The state of Georgia defines wrongful death as the death of a person caused by the “negligent, reckless, intentional or criminal act” of another person or legal entity. According to Buckhead wrongful death attorneys, most wrongful death actions are brought under the legal theory of negligence.
Wrongful death cases are not criminal prosecutions. They are civil cases seeking compensation for damages that a family suffered after the death of a loved one. Although a wrongful death case might be filed during the pendency of a criminal case, it will be heard in a different courtroom with a different judge and jury than the criminal case.
The Burden of Proof
Even the burden of proof is different in a wrongful death case. As opposed to proving guilt beyond a reasonable doubt in a criminal case, a plaintiff in a wrongful death case need only prove guilt by a preponderance of the evidence. What that means is that the plaintiff’s version of events is more likely true than not true. Even if a defendant is found not guilty in a criminal case, he or she could be found guilty in a wrongful death case because of the lower burden of proof.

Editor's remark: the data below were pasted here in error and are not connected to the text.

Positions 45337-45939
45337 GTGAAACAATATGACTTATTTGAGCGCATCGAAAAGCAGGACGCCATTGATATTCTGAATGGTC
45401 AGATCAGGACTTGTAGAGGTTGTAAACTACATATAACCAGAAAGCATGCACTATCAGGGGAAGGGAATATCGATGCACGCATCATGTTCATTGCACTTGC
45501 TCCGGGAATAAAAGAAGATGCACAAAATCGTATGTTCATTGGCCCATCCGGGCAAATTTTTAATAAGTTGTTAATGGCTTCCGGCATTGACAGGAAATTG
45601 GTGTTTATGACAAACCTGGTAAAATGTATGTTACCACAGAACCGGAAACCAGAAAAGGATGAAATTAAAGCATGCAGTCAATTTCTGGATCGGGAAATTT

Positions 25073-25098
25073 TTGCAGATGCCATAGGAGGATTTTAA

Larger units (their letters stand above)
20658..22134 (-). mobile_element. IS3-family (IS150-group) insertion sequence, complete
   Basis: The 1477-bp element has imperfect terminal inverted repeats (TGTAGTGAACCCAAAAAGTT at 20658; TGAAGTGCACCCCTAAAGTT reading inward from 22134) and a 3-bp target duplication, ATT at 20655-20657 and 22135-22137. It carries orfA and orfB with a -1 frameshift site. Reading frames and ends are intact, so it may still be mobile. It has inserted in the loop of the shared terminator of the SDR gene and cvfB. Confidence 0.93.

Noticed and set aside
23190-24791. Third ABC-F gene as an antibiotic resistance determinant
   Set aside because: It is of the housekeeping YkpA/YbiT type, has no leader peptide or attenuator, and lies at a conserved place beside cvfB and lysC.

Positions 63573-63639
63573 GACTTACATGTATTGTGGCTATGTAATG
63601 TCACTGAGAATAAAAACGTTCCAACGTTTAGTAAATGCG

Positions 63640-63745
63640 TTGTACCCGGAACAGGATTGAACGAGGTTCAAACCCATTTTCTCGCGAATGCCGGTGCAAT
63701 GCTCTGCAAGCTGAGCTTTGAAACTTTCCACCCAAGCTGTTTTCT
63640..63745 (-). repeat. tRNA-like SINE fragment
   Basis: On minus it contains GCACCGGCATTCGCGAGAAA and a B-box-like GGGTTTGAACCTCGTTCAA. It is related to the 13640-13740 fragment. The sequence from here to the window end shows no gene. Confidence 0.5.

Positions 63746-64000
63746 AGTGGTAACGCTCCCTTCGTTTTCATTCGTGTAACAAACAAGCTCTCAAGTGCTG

A second count to a wrongful death lawsuit is often brought as a survival action. Any damages awarded on a survival count would be different from those in the wrongful death count. In most cases, damages under both counts are substantial.
Wrongful death actions involve complex personal injury litigation that calls for a highly experienced and effective trial lawyer. If you have lost a family member as a result of the negligence or other wrongful act of another person or entity, contact our Buckhead wrongful death attorneys at Shani O. Brooks, P.C. You’ll be able to arrange for a free consultation and case evaluation when you visit our website.